An Ipswich Sparrow feeding in cordgrass near the south beach in late October.

Research on Ipswich Sparrows

Since the late 1960s, banding has been used in various studies of the Ipswich Sparrow on Sable Island. In September 2017, researchers from Dalhousie University (Halifax) and Acadia University (Wolfville) began a long-term study of the population using mark-release-resight techniques. Individual sparrows are identified by unique combinations of coloured plastic bands. There are nine coloured bands in use on Sable: red/white split and black/white split (plastic split bands are used with a metal band on the right leg); and red, orange, yellow, green, blue, black, and white (three of which are placed on the sparrow’s left leg). The red/white split bands were used in 2017, and the black/white split bands were used in 2018.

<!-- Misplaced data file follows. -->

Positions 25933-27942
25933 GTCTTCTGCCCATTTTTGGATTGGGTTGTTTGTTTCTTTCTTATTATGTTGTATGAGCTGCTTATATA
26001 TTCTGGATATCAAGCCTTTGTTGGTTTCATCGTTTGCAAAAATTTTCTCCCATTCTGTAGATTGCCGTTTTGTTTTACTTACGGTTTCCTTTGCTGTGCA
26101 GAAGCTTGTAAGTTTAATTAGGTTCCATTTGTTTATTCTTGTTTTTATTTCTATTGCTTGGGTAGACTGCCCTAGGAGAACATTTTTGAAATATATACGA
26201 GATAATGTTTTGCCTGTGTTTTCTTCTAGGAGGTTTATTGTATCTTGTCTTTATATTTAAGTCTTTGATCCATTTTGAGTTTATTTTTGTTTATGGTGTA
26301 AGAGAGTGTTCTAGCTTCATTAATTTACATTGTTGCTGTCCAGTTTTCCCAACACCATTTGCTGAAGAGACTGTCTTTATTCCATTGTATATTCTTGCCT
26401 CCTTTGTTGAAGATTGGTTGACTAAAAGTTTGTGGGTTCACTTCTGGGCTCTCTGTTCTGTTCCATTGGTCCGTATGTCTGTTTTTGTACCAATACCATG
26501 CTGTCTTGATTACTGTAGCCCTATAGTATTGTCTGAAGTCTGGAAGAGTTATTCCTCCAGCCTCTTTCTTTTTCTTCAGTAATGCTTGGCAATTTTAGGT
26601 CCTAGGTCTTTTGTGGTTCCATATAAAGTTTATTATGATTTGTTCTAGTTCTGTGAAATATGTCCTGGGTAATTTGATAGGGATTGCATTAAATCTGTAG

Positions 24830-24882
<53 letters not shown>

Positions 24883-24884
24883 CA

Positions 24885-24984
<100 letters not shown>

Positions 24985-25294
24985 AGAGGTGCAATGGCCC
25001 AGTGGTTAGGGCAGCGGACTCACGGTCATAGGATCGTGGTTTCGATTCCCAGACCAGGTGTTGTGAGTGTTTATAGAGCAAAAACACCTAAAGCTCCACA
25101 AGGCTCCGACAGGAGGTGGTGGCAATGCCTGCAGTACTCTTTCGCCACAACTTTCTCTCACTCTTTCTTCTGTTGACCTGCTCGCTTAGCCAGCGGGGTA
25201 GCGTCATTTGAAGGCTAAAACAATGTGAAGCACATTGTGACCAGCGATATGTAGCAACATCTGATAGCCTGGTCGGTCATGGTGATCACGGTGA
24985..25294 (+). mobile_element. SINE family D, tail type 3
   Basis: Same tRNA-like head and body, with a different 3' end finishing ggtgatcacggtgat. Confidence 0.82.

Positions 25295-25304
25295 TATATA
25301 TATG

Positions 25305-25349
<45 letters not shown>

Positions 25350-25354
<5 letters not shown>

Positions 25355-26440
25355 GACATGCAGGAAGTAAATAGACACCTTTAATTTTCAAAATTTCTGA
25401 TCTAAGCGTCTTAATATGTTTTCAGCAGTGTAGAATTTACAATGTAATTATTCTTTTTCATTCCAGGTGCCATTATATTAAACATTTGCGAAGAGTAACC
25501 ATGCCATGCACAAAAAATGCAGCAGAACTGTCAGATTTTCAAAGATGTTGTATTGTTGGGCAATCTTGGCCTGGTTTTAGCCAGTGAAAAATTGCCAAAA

In this project to date, 579 sparrows have been banded on the island (265 in 2017, and 314 in 2018). Also, Ipswich Sparrows have been banded on Delmarva Peninsula, part of their wintering grounds along the east coast of the USA. Banding will continue in these two locations for several more years, and resighting surveys—searching for banded individuals—will be done in numerous areas along the eastern seaboard. Resighting data will provide insights regarding life cycle stages of Ipswich Sparrows (breeding, migration, and overwintering), and will assist with estimating population size.

For more information about this research program…

The Ipswich Sparrow Project

The Center for Conservation Biology collaborates on study of the winter ecology of Ipswich Sparrows

Zoe Lucas
Sable Island Institute, November 2018